So far, he has said nothing.
Cooper has been the focus of pressure, particularly by conservatives, to have North Carolina join a lawsuit challenging the legality of the new federal health care law. Attorneys general in 13 states, including South Carolina, have filed a suit that claims the law “represents an unprecedented encroachment on the liberty of individuals” and that the federal government does not have the right to force Americans to have health insurance. A 14th state, Virginia, filed its own lawsuit.
Cooper, through letters and a spokeswoman, has said his office is looking into it. Requests for an interview Wednesday failed.
Talley said the issue of the health care lawsuit is being reviewed by Christopher Browning, the state's solicitor general, a job Cooper created in 2004 to handle complex cases before the state and federal appellate courts. Browning is reviewing case law as well as material provided by the Florida Attorney General's Office, which led the 13-state lawsuit. Cooper's office generally reviews requests by elected officials to join a lawsuit or handle a case, Talley said.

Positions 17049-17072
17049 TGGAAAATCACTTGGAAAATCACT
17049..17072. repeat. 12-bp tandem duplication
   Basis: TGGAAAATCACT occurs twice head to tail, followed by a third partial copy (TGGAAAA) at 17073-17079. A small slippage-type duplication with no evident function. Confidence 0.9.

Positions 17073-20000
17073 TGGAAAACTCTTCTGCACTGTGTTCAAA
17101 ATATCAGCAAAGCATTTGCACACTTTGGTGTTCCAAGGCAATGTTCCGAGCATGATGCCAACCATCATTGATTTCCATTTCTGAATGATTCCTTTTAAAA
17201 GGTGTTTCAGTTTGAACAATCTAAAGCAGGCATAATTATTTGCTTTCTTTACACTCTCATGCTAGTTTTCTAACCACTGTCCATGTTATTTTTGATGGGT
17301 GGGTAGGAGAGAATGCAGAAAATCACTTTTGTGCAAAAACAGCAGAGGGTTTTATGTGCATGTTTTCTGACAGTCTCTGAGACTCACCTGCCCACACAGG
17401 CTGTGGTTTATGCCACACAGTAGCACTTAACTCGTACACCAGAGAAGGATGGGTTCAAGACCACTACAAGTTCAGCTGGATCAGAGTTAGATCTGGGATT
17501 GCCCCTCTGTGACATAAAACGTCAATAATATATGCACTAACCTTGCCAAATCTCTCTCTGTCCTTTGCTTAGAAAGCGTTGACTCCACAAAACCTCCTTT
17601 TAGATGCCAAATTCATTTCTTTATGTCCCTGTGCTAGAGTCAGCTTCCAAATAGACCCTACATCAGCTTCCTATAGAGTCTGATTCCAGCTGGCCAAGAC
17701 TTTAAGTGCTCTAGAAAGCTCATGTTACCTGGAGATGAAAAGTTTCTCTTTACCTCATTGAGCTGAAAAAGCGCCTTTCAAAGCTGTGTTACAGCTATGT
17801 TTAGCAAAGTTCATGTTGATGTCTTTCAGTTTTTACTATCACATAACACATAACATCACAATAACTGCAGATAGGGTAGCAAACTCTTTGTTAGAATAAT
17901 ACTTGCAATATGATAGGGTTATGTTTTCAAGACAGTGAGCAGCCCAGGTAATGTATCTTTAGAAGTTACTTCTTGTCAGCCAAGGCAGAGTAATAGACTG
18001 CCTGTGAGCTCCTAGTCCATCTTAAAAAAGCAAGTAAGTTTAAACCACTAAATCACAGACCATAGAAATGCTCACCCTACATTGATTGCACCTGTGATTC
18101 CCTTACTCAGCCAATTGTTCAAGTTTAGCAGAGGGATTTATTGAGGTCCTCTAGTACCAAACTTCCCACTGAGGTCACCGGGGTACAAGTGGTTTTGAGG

Cooper's official posture, that he is reviewing the case, is meeting with skepticism by conservatives.
“I would say that it appears to me that the failure, his failure or refusal to respond on the merits has what appears to me more to do with his political affiliation than whether or not the suit has merits,” Senate Republican Leader Phil Berger said. “This is not an issue that just got dumped on his desk today where he's being asked, 'Decide right now.' ”